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dc.contributor.authorTriezenberg, Danieleng
dc.contributor.authorVachon, Dominiceng
dc.contributor.authorHelmen, Jennifereng
dc.date.issued2006-12eng
dc.description.abstractThe best approach among studied alternatives to manage a patient with treatment-resistant depression is not clear from the evidence. All of the options reviewed seem to have about a 25% to 30% success rate. Switching to other antidepressants or augmenting with non-antidepressant drugs has the best supporting evidence (strength of recommendation [SOR]: B). Adding additional antidepressants (SOR: B), using psychotherapy (SOR: B), and initiating electroconvulsive therapy (ECT) (SOR: C) are options.eng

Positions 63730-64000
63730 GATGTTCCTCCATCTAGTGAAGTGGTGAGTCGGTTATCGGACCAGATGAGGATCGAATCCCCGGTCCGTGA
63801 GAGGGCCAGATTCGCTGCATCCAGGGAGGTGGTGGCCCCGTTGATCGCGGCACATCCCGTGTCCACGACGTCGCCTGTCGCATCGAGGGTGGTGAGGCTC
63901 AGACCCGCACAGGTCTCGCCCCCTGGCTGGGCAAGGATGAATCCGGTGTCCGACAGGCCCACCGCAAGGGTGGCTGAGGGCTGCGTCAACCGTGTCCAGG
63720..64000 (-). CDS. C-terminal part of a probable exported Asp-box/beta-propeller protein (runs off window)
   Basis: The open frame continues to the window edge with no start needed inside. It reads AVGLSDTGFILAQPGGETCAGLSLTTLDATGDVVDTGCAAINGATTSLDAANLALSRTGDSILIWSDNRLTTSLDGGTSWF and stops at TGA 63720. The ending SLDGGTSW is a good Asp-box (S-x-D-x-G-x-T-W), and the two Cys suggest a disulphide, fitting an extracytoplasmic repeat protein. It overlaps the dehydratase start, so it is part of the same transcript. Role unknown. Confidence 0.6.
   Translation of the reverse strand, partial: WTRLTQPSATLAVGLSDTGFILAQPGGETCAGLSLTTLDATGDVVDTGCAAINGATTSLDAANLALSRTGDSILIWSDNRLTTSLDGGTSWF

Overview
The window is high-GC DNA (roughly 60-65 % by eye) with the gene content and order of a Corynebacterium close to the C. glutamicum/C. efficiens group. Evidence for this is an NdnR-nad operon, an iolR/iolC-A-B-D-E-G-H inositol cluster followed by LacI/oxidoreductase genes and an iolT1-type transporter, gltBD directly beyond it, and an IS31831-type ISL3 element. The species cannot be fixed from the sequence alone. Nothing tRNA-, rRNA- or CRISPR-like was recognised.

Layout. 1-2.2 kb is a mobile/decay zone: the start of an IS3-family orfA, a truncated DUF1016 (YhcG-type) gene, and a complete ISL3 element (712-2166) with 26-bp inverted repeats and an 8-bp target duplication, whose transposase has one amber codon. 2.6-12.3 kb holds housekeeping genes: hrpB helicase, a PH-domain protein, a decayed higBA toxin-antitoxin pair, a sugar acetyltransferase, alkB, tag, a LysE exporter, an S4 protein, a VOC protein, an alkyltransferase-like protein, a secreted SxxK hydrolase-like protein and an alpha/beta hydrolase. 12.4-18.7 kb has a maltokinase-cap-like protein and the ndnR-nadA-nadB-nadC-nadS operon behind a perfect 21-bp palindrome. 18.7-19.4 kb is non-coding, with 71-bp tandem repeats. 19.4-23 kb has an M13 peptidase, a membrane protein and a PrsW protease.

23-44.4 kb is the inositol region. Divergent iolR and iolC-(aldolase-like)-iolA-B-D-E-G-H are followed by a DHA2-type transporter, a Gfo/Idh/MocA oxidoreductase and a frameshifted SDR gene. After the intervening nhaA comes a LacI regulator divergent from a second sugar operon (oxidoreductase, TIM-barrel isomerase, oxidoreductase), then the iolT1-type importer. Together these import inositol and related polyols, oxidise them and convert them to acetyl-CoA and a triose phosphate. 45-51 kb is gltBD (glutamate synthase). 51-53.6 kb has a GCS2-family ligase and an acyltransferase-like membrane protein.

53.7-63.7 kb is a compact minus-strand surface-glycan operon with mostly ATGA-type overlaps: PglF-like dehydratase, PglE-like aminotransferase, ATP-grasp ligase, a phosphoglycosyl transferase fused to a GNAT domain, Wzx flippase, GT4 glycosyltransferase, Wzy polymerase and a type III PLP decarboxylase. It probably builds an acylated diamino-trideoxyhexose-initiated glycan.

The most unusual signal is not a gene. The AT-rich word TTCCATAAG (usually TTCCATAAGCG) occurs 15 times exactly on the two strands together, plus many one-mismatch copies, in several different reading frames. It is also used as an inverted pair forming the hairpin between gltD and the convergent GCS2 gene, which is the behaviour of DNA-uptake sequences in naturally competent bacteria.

dc.identifier.citationJournal of Family Practice, 55(12) 2006: 1081+.eng
dc.identifier.urihttp://hdl.handle.net/10355/3433eng
dc.languageEnglisheng
dc.publisherFamily Physicians Inquiries Networkeng
dc.relation.ispartofClinical Inquiries, 2006 (MU)eng
dc.relation.ispartofcommunityUniversity of Missouri-Columbia. School of Medicine. Department of Family and Community Medicine. Family Physicians Inquiries Networkeng
dc.rightsOpenAccess.eng
dc.rights.licenseThis work is licensed under a Creative Commons Attribution-NonCommercial-NoDerivs 3.0 License.eng
dc.subjecttreatment-resistant depressioneng
dc.subject.lcshElectroconvulsive therapyeng
dc.subject.lcshSerotonin uptake inhibitorseng
dc.subject.lcshAntidepressantseng
dc.subject.lcshPsychotherapyeng
dc.titleHow should you manage a depressed patient unresponsive to an SSRI?eng
dc.typeArticleeng


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